The Ray Charles Program in African-American Material Culture at Dillard University is truly one of a kind. It is the only one of its kind in Louisiana and a rarity in the United States. Zella Palmer, director and endowed chair of the Ray Charles Program joins “Conversations on the Oaks” to talk about that program, the influence of food plus Dillard’s new minor if food studies.
Urban Water Management

Urban Water Management


Dillard University's Urban Water Management Certificate program is unique, so much so that it is the only one of its kind in the state of Louisiana and one of a few in the United States. Dr. Robert Collins, a Conrad N. Hilton Endowed Professor, talks about the importance of the program. A professor of urban studies and public policy, Dr. Collins also talks about that academic program in addition to the policy issues to which he is paying attention.
Dr. Sean Gibbs, coordinator of Dillard University’s psychology program and associate professor of psychology discusses how mental health is taught in the classroom, mental health in Black America, and mental health during the COVID-19 pandemic. He also gives his thoughts on what self-care really looks like.
National Poetry Month

National Poetry Month


On episode 7, we talked about the magic of arts and humanities with Cortheal Clark, the chair of Dillard University’s School of Humanities. Dillard has to its credit, a former Louisiana poet laureate in Brenda Marie Osbey and a Pulitzer Prize winner in poetry in Jericho Brown who was a student of Dr. Mona Lisa Saloy. She is a Conrad N. Hilton Endowed professor of English, an author and a folklorist. On this episode, Dr. Saloy talks about poetry's benefits and why it touches and inspires us in so many ways.
We consistently hear about the challenges the COVID-19 pandemic has brought to the healthcare profession. But, what about the challenges the pandemic has brought to institutions charged with preparing healthcare professionals? Dr. Sharon Hutchinson, dean of Dillard University's College of Nursing and Gloria Kabacoff Endowed Professor in Teaching and Informatics, discusses how the program has managed the unexpected while staying on task to help prepare the next generation of healthcare professionals.
Americans saw probably the most contentious presidential election that any of us have seen in our lifetimes. Dillard Political Science has been hard at work analyzing an extraordinary race for president of the United States. Dr. Gary Clark is the chair of Dillard University’s School of Social Sciences, the coordinator of the political science program and a Barron Hilton endowed professor of political science. Also joining the podcast is Professor Blair Condoll, assistant professor of political science.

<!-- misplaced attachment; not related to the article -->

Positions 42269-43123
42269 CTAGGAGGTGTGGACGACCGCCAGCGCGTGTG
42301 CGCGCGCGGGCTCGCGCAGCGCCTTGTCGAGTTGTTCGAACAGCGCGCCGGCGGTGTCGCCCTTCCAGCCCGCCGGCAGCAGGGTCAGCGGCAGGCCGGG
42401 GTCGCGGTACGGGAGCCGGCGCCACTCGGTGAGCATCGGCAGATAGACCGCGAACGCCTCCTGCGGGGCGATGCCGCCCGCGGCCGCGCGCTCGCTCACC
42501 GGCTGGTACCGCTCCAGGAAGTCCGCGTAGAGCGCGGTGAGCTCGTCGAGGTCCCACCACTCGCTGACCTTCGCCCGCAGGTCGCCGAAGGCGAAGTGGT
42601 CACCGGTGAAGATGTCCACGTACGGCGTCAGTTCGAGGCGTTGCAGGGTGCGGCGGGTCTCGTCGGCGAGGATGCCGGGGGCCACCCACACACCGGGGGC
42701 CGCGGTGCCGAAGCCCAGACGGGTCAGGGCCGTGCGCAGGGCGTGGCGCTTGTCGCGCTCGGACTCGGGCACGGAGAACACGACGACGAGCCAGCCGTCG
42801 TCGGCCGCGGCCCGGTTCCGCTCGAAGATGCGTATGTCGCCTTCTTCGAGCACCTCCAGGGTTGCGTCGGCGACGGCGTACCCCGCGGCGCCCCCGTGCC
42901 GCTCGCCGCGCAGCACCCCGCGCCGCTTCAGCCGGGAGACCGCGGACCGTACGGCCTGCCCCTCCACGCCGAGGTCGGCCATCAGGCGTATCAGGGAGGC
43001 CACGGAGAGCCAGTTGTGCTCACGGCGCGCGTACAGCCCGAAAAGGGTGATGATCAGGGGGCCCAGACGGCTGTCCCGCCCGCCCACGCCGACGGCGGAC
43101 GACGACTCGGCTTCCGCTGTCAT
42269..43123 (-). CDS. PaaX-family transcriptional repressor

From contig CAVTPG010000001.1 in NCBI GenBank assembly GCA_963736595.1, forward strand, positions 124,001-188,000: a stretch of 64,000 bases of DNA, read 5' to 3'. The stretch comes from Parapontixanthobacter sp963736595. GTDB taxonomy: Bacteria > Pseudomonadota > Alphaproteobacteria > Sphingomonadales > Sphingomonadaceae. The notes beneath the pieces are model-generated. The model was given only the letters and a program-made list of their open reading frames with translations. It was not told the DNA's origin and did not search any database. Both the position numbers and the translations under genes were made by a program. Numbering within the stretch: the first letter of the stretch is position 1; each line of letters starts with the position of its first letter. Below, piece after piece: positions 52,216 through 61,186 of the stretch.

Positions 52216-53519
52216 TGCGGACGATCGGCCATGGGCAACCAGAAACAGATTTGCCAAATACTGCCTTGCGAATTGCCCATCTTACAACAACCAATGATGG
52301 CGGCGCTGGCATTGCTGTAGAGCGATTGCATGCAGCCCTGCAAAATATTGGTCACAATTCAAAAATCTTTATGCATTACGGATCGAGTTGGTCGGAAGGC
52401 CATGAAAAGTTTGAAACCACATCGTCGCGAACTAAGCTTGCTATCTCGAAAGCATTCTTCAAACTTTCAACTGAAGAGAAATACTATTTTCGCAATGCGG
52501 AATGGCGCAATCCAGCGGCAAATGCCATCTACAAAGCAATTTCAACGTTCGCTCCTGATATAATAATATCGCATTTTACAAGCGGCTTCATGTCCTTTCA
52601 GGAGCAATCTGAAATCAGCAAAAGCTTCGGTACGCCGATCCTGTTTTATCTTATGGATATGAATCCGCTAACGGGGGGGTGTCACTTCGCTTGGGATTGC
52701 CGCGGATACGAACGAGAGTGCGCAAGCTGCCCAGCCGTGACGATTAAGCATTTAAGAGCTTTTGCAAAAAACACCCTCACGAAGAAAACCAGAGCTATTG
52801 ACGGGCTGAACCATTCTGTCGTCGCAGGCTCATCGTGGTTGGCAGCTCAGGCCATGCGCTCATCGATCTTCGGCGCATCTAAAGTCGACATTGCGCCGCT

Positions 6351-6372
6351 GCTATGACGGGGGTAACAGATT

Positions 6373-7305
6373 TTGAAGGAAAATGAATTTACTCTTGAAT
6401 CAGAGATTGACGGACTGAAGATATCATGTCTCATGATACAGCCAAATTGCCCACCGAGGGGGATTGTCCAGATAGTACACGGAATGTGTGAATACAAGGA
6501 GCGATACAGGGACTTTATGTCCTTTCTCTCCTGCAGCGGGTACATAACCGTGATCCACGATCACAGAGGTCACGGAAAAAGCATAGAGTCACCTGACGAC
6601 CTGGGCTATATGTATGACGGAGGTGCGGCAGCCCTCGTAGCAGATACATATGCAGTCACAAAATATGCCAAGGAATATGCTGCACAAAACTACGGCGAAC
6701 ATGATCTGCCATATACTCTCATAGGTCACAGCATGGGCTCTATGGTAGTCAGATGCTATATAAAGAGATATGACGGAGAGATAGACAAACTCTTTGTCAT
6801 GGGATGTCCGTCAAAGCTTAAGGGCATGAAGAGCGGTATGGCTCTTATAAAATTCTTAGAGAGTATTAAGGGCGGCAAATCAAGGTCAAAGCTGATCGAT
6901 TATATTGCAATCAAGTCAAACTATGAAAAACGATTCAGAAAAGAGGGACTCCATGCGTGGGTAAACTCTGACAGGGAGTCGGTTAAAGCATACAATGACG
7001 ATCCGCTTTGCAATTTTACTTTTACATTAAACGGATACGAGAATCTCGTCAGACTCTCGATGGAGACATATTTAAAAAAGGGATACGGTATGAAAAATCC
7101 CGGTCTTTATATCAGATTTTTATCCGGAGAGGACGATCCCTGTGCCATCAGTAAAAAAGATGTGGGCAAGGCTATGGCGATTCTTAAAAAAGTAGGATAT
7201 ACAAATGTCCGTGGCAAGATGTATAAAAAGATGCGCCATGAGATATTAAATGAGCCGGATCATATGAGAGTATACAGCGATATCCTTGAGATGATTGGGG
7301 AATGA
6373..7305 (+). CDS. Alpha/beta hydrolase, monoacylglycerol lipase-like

Episode 4's conversation about COVID-19 and health disparities shone a light on the need for more Black representation in healthcare. Dillard University addresses this through their Pre-Health Program. Pre-health advisor, Tracie Thomas, discussed how the program prepares students, most of whom are African American, and how her students view their roles in health professions.
Artists, linguists, photographers, speakers, writers, journalists and a host of others celebrated National Arts and Humanities Month every October. The celebration was created in 1993 to celebrate culture in America. With its impressive arts and humanities programs and alumni, this is certainly a time to celebrate at Dillard University. Cortheal Clark, the chair of the University's School of Humanities talks about the importance of arts and humanities.
When Dillard began its recovery from Hurricane Katrina, they turned to a young, energetic former college basketball standout to revive the athletics program. From there, Dr. Kiki Baker Barnes led the Bleu Devils to a string of Gulf Coast Athletic Conference championships while collecting accolades for herself including a 2019 Under Armour Athletics Director of the Year award while becoming the first woman to serve as president and the first Black woman to serve as commissioner of the GCAC. And she did it the only way she knows how--by thinking big. Dr. Barnes joins "Conversations on the Oaks" to talk about how she stays motivated to achieve lofty goals.
It is common to hear someone cynically say that lawyers are a dime a dozen, but that does not seem to be the case when it comes to Black lawyers. For Adria Kimbrough, Esq., Black representation in the legal field is thin. That fuels her dedication to ensuring that Black students are prepared for law school admission and tackling the pressures of law school. Through Dillard Pre-Law, the LEAD (Legal Education Advancing Diversity) Program and the award-winning Mock Trial Team, Kimbrough works with students to shatter the barriers to Black representation in law.
Throughout the COVID-19 pandemic, the African American community has suffered disproportionately according to research by the Dillard University Minority Health and Health Disparities Research Center. Only days after the city of New Orleans began its quarantine, Dr. Amy Lesen wrote a column that sounded the alarm. A week later, Dr. Peter Fos published a white paper that continued the conversation about the health disparities that were uncovered by COVID-19. While the issue seems to have died down in the media, Lesen and Fos continue to have serious concerns about how the African American community is affected by COVID-19.